What is hypospadias?
Hypospadias is one of the most common conditions referred to a pediatric urologist. It is a condition where the urinary channel in a boy (called the "urethra"), does not come out at the tip of the penis. The cause is usually not known, although it does occur in some families. About 1 out of every 300 boys is born with this condition. The opening to the urinary channel may come out anywhere along the undersurface of the shaft of the penis or even as far back as beneath the scrotum. The foreskin on a penis with hypospadias is also abnormal. Frequently, a bend in the penis toward the boy's feet occurs with hypospadias.
Is surgery necessary?
If the opening of the hypospadias is out along the shaft, and the penis is straight, the only reason to operate is to make it look normal. If the opening of the urethra is further back on the penis or scrotum, or if it has a severe bend in it, then it may interfere with urination, sexual intercourse and fertility.
When should surgery be performed?
Most pediatric urologists believe the ideal timing for correction of hypospadias is between 6 and 18 months of age. It is believed that both the adverse psychological effects of parental separation as well as genital awareness are decreased at this age.
What is the surgery like?
There are many different techniques for hypospadias repair. The best technique depends on the child's specific form of hypospadias and the pediatric urologist repairing the hypospadias should be familiar with these different techniques. With modern techniques, almost all children with hypospadias are now treated in one operation. Your child will go home on the same day of surgery with a bandage on his penis that will stay in place for about two days. Frequently a tube (called a "stent") is also left in the penis. This tube is held in place with one stitch and will be removed in our clinic in about 7 to 10 days.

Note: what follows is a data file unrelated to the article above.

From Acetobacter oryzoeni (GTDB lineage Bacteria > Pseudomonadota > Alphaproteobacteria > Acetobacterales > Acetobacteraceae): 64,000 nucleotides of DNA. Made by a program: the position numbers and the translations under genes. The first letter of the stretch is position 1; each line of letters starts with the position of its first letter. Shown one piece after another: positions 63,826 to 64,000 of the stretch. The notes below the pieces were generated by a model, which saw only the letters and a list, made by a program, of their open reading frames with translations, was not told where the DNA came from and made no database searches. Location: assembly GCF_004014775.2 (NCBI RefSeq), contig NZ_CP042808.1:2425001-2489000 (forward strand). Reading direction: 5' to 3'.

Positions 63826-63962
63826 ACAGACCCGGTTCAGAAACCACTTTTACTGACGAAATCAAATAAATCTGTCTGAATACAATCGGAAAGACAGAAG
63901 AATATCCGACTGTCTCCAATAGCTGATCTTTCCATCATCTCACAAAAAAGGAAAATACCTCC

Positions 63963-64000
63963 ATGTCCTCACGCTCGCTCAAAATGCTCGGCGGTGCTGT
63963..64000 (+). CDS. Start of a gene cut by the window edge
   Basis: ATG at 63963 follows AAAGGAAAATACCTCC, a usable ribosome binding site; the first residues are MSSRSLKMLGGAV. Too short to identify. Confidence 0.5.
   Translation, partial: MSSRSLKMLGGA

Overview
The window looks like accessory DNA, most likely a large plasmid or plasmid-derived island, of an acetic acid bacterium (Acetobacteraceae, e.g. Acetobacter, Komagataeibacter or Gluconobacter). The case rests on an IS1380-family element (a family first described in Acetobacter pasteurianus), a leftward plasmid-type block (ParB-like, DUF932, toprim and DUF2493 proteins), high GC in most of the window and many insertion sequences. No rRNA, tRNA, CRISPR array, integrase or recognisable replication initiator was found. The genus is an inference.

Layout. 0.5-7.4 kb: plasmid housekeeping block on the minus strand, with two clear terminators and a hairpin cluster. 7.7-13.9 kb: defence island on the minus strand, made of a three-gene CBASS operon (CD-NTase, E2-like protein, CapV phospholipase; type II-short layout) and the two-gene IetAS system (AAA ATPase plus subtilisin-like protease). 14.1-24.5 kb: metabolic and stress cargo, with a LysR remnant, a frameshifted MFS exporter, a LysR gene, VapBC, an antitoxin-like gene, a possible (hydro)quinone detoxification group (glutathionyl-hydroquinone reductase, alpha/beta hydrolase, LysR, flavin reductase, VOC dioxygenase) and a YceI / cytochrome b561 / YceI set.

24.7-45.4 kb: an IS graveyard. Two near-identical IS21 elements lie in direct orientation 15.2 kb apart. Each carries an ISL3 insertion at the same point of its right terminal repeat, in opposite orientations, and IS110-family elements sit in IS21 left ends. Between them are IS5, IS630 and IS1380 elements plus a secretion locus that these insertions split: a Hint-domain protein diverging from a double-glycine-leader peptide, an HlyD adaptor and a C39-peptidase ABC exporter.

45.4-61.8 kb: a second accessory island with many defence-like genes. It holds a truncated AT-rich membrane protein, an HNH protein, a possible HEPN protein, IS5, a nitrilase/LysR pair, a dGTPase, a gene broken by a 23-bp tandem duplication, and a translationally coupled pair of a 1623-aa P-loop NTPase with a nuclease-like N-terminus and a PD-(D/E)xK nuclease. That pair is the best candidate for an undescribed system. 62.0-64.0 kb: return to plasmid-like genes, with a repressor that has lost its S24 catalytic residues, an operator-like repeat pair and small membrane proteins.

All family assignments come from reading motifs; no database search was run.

What are some of the specific complications with hypospadias surgery?
The most common complication following hypospadias surgery is a hole ("fistula") that opens up along the newly created urinary channel. This results in urine coming out at the tip of the penis as well through the fistula. If this occurs, a second operation will be required to close the fistula. Laser surgery may reduce the incidence of fistula formation and is a new technique being developed at the University of Iowa. Another complication occurs when the new urethral opening made at the end of the penis scars down and becomes too small. This also would require a second surgery. The incidence of both these complications has decreased with modern techniques of hypospadias surgery.

Source: April 2011

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